Being close to outdoor recreation facilities was the other neighbourhood choice variable significantly related to BMI change but the results were mixed. For participants who moved, the more participants indicated that choosing a neighbourhood to be close to outdoor recreation facilities was important, the greater their BMI increased over the six years. The opposite relationship was found for participants who did not move and this variable was not related to BMI in the cross-sectional model. The longitudinal findings for movers are similar to those of Boehmer et al.  who reported lower odds of obesity were related to the perception of having fewer recreational facilities nearby (including both indoor and outdoor facilities such as trails, parks, and recreation centres). Future research should examine this relationship as it may reflect the "urban paradox" outlined by Lopez and Hynes . That is, in lower SES neighbourhoods using outdoor recreation facilities such as parks may be considered risky or unappealing.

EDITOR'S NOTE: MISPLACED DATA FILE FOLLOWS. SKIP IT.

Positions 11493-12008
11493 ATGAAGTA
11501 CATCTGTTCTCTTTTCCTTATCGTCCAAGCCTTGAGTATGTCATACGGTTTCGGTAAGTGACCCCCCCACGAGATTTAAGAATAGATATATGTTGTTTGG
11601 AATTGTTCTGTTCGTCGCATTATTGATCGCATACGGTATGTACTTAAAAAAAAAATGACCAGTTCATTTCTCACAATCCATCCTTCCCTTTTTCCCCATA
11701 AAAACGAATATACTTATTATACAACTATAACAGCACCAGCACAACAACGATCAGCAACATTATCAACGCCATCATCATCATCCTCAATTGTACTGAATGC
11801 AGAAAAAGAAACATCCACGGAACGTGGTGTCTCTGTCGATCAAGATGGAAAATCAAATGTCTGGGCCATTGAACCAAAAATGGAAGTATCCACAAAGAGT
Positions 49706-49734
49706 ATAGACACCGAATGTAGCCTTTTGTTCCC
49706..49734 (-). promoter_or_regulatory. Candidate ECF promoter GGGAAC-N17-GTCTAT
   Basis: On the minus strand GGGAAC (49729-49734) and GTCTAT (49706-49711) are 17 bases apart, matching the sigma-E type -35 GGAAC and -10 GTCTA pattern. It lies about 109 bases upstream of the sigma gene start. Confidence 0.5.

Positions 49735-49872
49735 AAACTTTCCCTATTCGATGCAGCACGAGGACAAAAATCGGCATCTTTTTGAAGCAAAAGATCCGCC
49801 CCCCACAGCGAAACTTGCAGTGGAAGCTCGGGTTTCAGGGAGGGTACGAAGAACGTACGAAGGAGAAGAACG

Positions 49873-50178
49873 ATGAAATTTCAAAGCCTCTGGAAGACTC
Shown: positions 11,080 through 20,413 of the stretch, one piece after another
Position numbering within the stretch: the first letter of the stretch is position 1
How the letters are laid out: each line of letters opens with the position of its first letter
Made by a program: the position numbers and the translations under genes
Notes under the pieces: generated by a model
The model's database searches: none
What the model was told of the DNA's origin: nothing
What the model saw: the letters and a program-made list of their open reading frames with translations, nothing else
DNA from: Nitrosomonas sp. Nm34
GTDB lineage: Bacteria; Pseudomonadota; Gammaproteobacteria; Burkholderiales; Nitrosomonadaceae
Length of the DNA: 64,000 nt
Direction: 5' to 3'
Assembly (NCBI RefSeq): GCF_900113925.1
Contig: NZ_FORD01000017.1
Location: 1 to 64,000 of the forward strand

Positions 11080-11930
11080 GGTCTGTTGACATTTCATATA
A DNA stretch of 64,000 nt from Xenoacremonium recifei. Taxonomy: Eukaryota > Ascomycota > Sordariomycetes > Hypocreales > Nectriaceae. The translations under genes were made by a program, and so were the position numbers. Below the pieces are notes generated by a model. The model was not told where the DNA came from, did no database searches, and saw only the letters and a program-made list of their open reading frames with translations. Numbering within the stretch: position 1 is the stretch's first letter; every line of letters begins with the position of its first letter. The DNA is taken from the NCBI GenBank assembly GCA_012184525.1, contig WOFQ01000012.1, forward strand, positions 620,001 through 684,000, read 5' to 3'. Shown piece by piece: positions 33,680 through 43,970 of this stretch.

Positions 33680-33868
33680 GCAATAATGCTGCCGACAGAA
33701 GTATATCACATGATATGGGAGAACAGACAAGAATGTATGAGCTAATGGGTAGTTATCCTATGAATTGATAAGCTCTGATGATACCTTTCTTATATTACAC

It is also important to consider that people who live in lower SES neighbourhoods likely have less ability to choose their ideal neighbourhood. It is also possible that our participants chose to live near outdoor recreation facilities for the benefit of other family members (e.g., children) rather than for themselves. It is also possible that people drive to outdoor recreation facilities and are not particularly active once they are there. Clearly, more research is needed to disentangle these findings. Indeed, the issue of neighbourhood SES is important to address as our findings support the conclusions of a systematic review that reported neighbourhood SES was related to obesity . Our findings further contribute to the growing body of longitudinal evidence [15, 19] showing low SES is associated with increased likelihood of being overweight. Although more research is needed to fully understand how neighbourhood SES contributes to obesity, it is without question that individuals in socially disadvantaged neighbourhoods face more barriers to health than their wealthier counterparts.